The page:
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Watering the garden



Suitable for children: 
An adult and two children watering the garden together

Watering the garden and pot plants is a wonderful opportunity for children to play with water and to experiment with measuring and following directions. Set up a visual schedule that shows what time of day the garden and plants will be watered. This could include a photo of a clock with the time on it or you could set a timer to sound when it is time to water the garden. Include information about which plants will be watered. Will all of the garden be watered every day or will some plants only be watered now and then?

Set up some containers of different shapes and sizes next to the tap or the hose. As you and your child fill the containers make comparisons about which is the biggest container with the greatest capacity compared to one with the smallest capacity. Try pouring water from one container to another to see if it holds the same amount. Talk about which containers are the heaviest.

Once you have filled the containers talk about which plants will require the most water.

How many buckets of water will it take before the water flows out the bottom of the pot or runs across the ground?

Think about where you will start the watering. Will you start at the very back of the yard and work towards the front? Or will you do the plants in the ground first and the pots last?

Materials you will need

  • Bucket
  • Water
  • Hose
  • Watering can

Alternative tools

  • Pouring jug
Skills this activity improves
Why does this matter?

Watering the garden together provides your child with the opportunity to explore measurement and to link time and routines with daily events. As they participate in watering and filling the containers they experience different forms of language and communication that help them to follow directions related to position and location.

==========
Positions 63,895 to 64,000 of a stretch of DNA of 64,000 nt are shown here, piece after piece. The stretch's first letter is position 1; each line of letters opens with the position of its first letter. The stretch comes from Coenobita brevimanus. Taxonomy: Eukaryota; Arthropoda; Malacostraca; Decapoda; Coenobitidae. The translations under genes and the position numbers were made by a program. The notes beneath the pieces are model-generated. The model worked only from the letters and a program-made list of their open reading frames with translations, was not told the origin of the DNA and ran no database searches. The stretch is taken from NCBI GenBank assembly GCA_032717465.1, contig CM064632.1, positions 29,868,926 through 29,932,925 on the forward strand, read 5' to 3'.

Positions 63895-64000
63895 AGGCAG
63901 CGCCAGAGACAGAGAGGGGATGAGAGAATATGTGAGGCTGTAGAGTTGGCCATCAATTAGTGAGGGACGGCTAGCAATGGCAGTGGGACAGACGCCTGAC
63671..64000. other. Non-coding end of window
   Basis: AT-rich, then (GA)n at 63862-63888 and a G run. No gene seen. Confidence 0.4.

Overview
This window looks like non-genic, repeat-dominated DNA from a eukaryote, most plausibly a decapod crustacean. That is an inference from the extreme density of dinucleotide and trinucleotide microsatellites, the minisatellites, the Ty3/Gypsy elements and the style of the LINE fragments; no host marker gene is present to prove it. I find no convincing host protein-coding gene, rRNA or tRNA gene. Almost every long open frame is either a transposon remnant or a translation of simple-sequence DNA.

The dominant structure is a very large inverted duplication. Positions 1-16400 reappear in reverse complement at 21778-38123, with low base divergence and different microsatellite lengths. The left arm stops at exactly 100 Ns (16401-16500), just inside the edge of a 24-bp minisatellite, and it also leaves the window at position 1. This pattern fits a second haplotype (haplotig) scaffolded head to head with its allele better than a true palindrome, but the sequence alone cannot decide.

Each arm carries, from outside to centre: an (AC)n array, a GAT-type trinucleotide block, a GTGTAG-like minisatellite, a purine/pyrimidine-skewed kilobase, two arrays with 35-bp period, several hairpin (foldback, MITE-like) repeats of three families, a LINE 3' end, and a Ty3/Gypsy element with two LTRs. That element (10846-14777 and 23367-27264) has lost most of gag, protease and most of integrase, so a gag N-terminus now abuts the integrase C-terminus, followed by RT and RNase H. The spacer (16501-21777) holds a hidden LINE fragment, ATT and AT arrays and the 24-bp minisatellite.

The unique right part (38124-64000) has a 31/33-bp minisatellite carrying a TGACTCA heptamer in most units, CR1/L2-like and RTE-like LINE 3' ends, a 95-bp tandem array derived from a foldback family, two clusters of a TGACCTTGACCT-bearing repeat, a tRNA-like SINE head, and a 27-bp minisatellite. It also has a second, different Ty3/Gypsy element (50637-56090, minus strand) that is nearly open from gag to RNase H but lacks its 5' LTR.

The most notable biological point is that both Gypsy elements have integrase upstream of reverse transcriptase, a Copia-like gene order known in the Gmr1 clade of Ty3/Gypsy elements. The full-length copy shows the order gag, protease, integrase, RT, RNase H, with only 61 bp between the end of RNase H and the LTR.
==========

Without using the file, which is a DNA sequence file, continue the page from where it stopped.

What does this lead to?

By watering the garden and filling differently sized and shaped containers, children are exploring the different ways that we can describe measurement. We can describe measurement through number, capacity, temperature, mass or volume. As you work together children will begin to follow direction and make decisions based on the language of measurement.

They will hear instructions informing them to add more water or that a plant may need less water compared to another plant. Using comparative language helps children to make decisions and to sort, group and classify objects. When children are able to sort, group and classify objects they are able to make predictions about how to interact with the object.

Language to use
  • Season, day of the week, time of the day, yesterday, today, tomorrow
  • Earlier, later
  • Full, empty, more, less, same as
  • Heavy, light
  • Alongside, next to, between, middle, against, behind
Questions to use
  • How much?
  • How long?
  • How heavy? 
Useful tips
  1. Provide a variety of differently shaped and sized buckets so that you can compare the capacity of each container.
  2. Use containers with numbers and markings on the side.
  3. To prevent overwatering of plants, take photos of the plants and record the number of buckets of water each plant will require.
  4. Place a thermometer outside the door to help your child identify changes and increases in temperature.
  5. Remember to talk to your child in your home language.
More ideas
  1. Visit the weather bureau website to predict what the weather will be for the week.
  2. Create your own rainwater collection system. Set up buckets and pipes, exploring how best to catch the rain as it falls.
Variation by age

Birth to two year olds

  • Set up a water play tray, adding small hand-sized containers and funnels for pouring.
  • Encourage your child to help water the lawn rather than plants in small containers.
  • Ask your child to help fill buckets to wash the car or the dog.
  • Join together tubes and pipes and pour water through the top. Try to collect it as it runs through to the bottom.
  • Build sandcastles and create a river around the outside of the sandcastle.

Three to five year olds

  • Ask your child to help fill buckets to wash the car or the dog.
  • Join together tubes and pipes and pour water through the top. Try to collect it as it runs through to the bottom.
  • Create a pulley system to help lift the heavy buckets.
  • Make your own watering system for the plants.
  • Create a weather station to measure the temperature and the rainfall.
  • Google different plant habitats to find out more about how to care for different plant species.

Questions to ask

  • Is it full?
  • Is it empty?
  • How much more do you need?
  • Is it up to the top?
  • Where are you taking that?

Questions to ask

  • Where does that plant come from?
  • How often do we water that plant?
  • Which plant requires more water?
  • How many buckets of water does that plant need?
  • Is it hotter today than yesterday?

Language to use

  • Full, empty
  • Top, bottom

Language to use

  • Habitat
  • Tropical, arid, wetland
  • Drought, rainfall, flood